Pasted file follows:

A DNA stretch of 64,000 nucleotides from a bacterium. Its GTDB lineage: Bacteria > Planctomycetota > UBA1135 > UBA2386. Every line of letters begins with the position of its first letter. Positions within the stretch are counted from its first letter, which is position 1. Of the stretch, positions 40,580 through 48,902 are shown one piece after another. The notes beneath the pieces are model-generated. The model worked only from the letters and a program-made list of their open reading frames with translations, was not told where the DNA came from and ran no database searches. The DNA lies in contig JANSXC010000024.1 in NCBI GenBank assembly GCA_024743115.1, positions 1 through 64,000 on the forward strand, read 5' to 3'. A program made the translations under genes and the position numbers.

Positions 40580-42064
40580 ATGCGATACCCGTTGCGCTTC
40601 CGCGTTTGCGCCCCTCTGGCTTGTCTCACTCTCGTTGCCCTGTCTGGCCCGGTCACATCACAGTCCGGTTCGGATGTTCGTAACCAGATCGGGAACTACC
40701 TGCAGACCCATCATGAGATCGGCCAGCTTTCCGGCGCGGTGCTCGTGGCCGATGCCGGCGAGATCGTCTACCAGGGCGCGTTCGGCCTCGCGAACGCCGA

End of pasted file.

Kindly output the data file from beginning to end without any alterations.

A DNA stretch of 64,000 nucleotides from a bacterium. Its GTDB lineage: Bacteria > Planctomycetota > UBA1135 > UBA2386. Every line of letters begins with the position of its first letter. Positions within the stretch are counted from its first letter, which is position 1. Of the stretch, positions 40,580 through 48,902 are shown one piece after another. The notes beneath the pieces are model-generated. The model worked only from the letters and a program-made list of their open reading frames with translations, was not told where the DNA came from and ran no database searches. The DNA lies in contig JANSXC010000024.1 in NCBI GenBank assembly GCA_024743115.1, positions 1 through 64,000 on the forward strand, read 5' to 3'. A program made the translations under genes and the position numbers.

Positions 40580-42064
40580 ATGCGATACCCGTTGCGCTTC
40601 CGCGTTTGCGCCCCTCTGGCTTGTCTCACTCTCGTTGCCCTGTCTGGCCCGGTCACATCACAGTCCGGTTCGGATGTTCGTAACCAGATCGGGAACTACC
40701 TGCAGACCCATCATGAGATCGGCCAGCTTTCCGGCGCGGTGCTCGTGGCCGATGCCGGCGAGATCGTCTACCAGGGCGCGTTCGGCCTCGCGAACGCCGA